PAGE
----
A magnificent example of a Byzantine Church survived through major earthquakes, fires, sieges since the 5th century. The Church, later converted to a mosque and to a museum, still houses some of the fines mosaics and frescoes.
The great entry way to the Constantinople, where the conquer, Fatih Sultan Mehmet, entered to the fallen City after six weeks of siege and continuous strikes.
The complexity of the walls, which were originally build during 5th century and rebuild many times throughout the centuries, was the strongest defense mechanism to protect the last remaining piece of Roman Empire.
Its construction originally started in the 5th century and its expansion had continued until it became the main imperial palace in 11th century. Today, only The Palace of Constantine Porphyrogenitus, Anemas Dungeons, and few substructures remain from the original palace overlooking the most outstanding view of Golden Horn, Istanbul.
Build in 1585, the mosque is a work of world renown Chief Ottoman Architect Mimar Sinan.
Another Byzantine church converted to a mosque after the invasion of Constantinople, the building standouts with 11th century architectural significance.
Another mosque crafted by chief Ottoman Architect Mimar Sinan in 1562, worth visiting for its marble interior decoration.
Also known as The Red Castle, the building designed by Ottoman Greek architect Dimadis and established in 1454 by Matheos Kamaryotis. The 15th century building is the most dominant structure in the region with its magnificent dome.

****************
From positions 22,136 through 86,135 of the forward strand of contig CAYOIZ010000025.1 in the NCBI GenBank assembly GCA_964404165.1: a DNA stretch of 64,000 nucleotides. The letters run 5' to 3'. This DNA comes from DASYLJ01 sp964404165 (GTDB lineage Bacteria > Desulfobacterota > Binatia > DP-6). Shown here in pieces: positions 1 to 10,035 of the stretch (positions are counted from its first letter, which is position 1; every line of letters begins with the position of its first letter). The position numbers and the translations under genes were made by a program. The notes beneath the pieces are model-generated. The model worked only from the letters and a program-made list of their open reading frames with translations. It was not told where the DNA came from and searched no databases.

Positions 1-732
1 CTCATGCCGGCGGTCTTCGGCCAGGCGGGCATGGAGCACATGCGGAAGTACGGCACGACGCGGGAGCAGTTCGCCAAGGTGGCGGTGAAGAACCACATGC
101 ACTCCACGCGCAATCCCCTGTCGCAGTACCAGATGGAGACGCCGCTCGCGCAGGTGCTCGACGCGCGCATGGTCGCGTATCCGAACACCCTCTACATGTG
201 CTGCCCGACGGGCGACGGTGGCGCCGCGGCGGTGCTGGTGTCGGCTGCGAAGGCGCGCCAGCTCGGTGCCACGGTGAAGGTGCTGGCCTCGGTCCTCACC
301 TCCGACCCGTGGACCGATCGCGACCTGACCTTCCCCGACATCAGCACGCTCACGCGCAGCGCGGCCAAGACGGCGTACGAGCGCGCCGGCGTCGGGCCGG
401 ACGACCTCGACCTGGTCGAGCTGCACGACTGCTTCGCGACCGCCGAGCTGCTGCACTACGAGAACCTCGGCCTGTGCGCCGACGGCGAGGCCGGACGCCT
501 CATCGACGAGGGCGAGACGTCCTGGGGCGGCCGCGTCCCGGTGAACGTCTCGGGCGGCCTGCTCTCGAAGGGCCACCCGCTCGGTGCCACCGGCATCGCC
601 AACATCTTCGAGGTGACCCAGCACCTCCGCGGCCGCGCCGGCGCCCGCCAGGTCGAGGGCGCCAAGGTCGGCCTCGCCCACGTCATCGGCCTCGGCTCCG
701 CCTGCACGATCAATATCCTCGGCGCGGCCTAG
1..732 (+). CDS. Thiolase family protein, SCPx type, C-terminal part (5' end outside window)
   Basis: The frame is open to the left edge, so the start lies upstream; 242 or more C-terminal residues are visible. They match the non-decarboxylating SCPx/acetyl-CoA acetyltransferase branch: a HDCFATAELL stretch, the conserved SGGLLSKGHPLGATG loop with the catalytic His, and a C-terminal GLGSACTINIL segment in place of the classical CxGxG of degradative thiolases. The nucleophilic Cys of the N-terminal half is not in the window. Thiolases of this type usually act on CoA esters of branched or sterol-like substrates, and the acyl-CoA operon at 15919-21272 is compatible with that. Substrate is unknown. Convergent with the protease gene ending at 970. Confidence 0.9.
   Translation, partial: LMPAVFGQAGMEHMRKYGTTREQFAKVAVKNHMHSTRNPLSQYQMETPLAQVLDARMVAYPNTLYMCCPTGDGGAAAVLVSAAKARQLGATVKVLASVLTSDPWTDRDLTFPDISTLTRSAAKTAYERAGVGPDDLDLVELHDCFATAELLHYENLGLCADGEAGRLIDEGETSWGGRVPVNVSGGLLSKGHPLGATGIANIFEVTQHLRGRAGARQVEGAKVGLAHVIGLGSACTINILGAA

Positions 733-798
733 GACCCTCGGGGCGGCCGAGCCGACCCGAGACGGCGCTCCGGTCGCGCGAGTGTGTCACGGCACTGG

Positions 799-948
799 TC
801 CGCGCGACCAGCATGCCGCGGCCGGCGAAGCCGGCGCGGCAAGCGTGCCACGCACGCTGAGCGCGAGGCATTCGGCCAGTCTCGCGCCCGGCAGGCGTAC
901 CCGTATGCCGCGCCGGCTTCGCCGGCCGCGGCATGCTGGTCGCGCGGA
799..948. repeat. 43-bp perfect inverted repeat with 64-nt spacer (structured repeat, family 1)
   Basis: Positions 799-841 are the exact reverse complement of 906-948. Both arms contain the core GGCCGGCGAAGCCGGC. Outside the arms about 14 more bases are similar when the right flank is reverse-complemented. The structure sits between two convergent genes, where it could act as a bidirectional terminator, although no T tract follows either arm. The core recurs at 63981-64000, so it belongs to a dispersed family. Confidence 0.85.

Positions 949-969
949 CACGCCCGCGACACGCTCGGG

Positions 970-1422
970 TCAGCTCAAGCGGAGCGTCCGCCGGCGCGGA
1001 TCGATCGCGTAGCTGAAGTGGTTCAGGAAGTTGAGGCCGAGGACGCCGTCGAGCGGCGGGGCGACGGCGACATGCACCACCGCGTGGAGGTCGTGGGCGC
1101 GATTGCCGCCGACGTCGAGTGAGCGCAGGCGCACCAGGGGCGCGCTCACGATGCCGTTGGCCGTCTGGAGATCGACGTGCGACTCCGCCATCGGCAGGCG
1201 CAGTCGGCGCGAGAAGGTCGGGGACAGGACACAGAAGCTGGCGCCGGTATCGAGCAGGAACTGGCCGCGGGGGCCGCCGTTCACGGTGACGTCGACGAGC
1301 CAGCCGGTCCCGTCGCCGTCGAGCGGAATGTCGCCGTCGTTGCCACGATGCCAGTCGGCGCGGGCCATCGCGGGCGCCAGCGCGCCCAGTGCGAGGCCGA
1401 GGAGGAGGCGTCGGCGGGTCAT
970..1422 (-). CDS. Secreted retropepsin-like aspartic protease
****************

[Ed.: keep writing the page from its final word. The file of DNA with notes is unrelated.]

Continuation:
This church witnessed the last resentment of Constantinople against Ottoman invasion. Thus, it was named as the Bloody Church and it is the only Byzantine Church that has never been converted to a mosque.
Rebuild from its ashes over and over again, the church is still the seat of the Ecumenical Patriarchate, recognized as the spiritual leader of the World’s Eastern Orthodox Christians. Even though, it is simple out side décor might be misleading at first sight, it is interior is breathtaking with some of the most unique icons, and the fifth century patriarchal throne.
Build during Byzantine period by Jewish Community migrated from Yanbol, Bulgaria, the synagogue is one of the two active synagogues in Balat.
Build by Jewish community from Macedonia, the synagogue has been active since 1404. The synagogues existence since Byzantine times is a proof that the area of Balat has been developed as a Jewish neighborhood before Ottoman Empire.
The church is most famous for being cast iron. It is one of the few surviving prefabricated cast iron churches.